Colin Analco in “Hamlet” at Gallaudet University, directed by Ethan Sinnott in 2012. (Photo credit Tara Lanning/Gallaudet University)

Today, William Shakespeare’s 451st birthday, we’re still discovering new ways to experience that remarkable writer.

Earlier this year, the Folger Library chose a city in every state of the Union to host one of its multimillion-dollar First Folios during 2016. The traveling exhibit — the most ambitious project the Folger has ever undertaken — is designed to introduce people all across the country to this incomparable book, the first collected works of Shakespeare, published in 1623 by two of the playwright’s colleagues.

But what about Washingtonians, who already have the luxury of seeing the Folger’s 82 First Folios whenever they want? How could they participate in this grand national tour and interact with the Bard in a new setting?

For its hometown choice, the Folger Library made a brilliant venue selection: Gallaudet University.

The title page of the First Folio at the Folger Shakespeare Library in Washington, D.C. The title page of the First Folio at the Folger Shakespeare Library in Washington.

As the world’s preeminent academic institution for the deaf and hard of hearing, Gallaudet will offer a unique and expansive perspective when it presents its contribution to the First Folio tour in October 2016. The university organizers are already designing “Eyes on Shakespeare,” a series of lectures, conferences and theatrical productions for academics and teachers, families and children — to anyone, that is, who knows “the play’s the thing.”

The exhibit will demonstrate that rather than missing some essential aspect of Shakespeare’s theater, the deaf community adds a broader appreciation for the rich visual elements of the Bard’s work. Tyrone Giordano, content producer in the American Sign Language and Deaf Studies department, reminds fans that “Shakespeare is more than just sound emanating forth from bodies, representing the words he hammered out on his pages. Shakespeare is about the human condition.”

And as people around the world know, his genius translates into many languages — including sign language. Just because “the rest is silence,” doesn’t mean there’s nothing to say. In fact, sign language can illuminate a performance in special ways. Lindsey Snyder, a resident artist at  Gallaudet and the director of access and inclusion at the Washington theater company Faction of Fools, says that American Sign Language (ASL) “goes beyond what a traditional physical theater approach can do. ASL can embody the text from the page down to the phonemic level. It has the capability of physically exploring the textual level.”

For many people, this offers a dramatically new way to think about the text literally coming alive. As Shakespeare writes in “Venus & Adonis,” “Were I deaf, thy outward parts would move/ Each part in me that were but sensible.” In other words, once we stop focusing just on the oral delivery, we can start to see and appreciate so much more about Shakespeare’s immortal plays. The words of the performance don’t merely shape the air; they shape the actors’ movements.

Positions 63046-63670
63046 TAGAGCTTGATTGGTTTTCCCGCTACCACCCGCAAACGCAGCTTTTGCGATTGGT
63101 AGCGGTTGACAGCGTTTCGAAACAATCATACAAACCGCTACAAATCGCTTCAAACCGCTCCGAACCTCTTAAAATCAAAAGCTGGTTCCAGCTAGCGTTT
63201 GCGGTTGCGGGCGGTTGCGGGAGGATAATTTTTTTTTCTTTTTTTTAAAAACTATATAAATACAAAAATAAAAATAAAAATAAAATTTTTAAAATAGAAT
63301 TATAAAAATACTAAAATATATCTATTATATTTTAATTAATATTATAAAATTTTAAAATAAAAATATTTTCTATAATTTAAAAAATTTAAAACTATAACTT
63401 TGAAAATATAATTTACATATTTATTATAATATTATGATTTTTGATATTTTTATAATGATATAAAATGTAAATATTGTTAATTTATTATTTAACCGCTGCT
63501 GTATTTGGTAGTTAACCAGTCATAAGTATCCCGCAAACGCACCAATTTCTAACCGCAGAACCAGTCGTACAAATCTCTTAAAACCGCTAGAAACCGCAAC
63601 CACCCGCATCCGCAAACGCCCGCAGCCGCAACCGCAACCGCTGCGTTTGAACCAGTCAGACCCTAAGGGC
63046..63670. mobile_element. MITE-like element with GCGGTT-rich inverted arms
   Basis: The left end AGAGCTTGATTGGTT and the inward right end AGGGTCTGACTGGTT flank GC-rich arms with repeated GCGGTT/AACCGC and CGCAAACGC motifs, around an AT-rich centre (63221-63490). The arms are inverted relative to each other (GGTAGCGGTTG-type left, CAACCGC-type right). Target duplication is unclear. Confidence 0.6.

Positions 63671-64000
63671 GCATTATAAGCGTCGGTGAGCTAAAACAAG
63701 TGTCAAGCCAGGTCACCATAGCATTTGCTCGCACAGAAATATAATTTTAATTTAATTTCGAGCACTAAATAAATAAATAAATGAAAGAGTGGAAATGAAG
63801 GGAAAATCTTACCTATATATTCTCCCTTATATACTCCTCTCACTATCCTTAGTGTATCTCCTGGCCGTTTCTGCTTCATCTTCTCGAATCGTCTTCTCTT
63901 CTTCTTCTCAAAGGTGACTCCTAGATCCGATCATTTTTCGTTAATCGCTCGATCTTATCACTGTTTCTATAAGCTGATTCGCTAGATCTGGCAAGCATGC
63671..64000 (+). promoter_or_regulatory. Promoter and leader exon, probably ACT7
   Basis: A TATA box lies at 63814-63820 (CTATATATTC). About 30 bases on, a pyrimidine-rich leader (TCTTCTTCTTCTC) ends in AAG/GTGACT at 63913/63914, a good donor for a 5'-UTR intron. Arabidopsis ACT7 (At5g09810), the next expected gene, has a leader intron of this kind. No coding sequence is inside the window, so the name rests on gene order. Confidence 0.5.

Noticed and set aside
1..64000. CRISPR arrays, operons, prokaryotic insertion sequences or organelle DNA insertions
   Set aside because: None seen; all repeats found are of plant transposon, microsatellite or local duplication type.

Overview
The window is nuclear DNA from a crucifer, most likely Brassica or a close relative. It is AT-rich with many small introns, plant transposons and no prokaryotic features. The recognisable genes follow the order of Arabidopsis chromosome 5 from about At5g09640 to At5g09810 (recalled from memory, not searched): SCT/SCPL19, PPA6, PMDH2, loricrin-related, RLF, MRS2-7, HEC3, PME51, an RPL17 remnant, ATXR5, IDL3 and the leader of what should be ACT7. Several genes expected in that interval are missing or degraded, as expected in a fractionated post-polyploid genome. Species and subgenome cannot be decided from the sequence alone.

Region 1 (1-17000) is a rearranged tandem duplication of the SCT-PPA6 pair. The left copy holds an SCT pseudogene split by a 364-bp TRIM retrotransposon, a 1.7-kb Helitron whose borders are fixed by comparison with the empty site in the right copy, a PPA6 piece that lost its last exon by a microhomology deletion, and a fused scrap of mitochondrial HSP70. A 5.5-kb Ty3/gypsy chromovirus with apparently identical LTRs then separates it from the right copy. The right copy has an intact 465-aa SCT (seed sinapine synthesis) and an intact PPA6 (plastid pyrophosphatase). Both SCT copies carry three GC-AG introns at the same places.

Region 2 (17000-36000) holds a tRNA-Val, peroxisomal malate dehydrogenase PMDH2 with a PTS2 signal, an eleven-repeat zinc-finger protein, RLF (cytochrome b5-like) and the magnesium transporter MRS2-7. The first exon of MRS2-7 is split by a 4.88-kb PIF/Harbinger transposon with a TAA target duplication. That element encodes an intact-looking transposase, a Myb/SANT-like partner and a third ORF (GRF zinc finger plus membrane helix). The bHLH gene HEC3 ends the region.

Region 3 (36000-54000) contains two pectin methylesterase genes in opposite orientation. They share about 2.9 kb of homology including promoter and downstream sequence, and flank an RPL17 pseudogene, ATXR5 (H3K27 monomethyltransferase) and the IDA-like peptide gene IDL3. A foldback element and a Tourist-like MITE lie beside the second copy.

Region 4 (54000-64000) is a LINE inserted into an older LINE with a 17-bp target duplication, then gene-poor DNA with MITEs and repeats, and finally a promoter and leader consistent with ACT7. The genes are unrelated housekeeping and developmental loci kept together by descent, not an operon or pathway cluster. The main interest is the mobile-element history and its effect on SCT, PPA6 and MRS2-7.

Gallaudet English professor Jennifer Nelson explains that a performance that uses ASL on stage “moves the written words through time and space via the performer’s physical presence. The acting styles of the performers is necessarily inflected more by the grammatical and expressive nature of ASL on the body.”

A scene from a production of "Hamlet" at Gallaudet University in 2012 (Photo credit Tara Lanning/Gallaudet University) Colin Analco in “Hamlet” at Gallaudet University in 2012 (Photo credit Tara Lanning/Gallaudet University)

This approach also can help us see the visual content of the plays themselves, even though they contain none of the stage directions, costume notes or scene descriptions one would find in a modern script. Jill Bradbury, another English professor at Gallaudet, points out that Shakespeare “incorporates scenic descriptions” that enhance the characters’ development within their lines.

These approaches will be the subject of lectures and demonstrations during Gallaudet’s participation in the First Folio tour next year. In partnership with Washington Ballet, Synetic Theater, Faction of Fools, Lean & Hungry and other Washington arts organizations, Gallaudet will also explore various ways of broadening access to theater in general. The organizers hope to offer a panel of directors and producers who can speak about more creative and effective ways to offer open-captioned and ASL- interpreted performances. (Theaters can do better, Bradbury suggests, than placing a captioning box off to the side of the stage.)

To commemorate what might have been the first production of Shakespeare in ASL — an 1894 performance of “The Merchant of Venice” — the Gallaudet organizers are hoping to put on a production of that problematic play around their First Folio exhibit.

Bradbury says that while preparing for next year’s events, she and her colleagues learned of a delightful coincidence: The first time that ASL was used on TV was in 1967 when an NBC program called “Experiments in Television” showed actors with the National Theater of the Deaf performing scenes from Shakespeare.

A half-century later, we’re still learning that “his very action speaks/ In every power that moves.”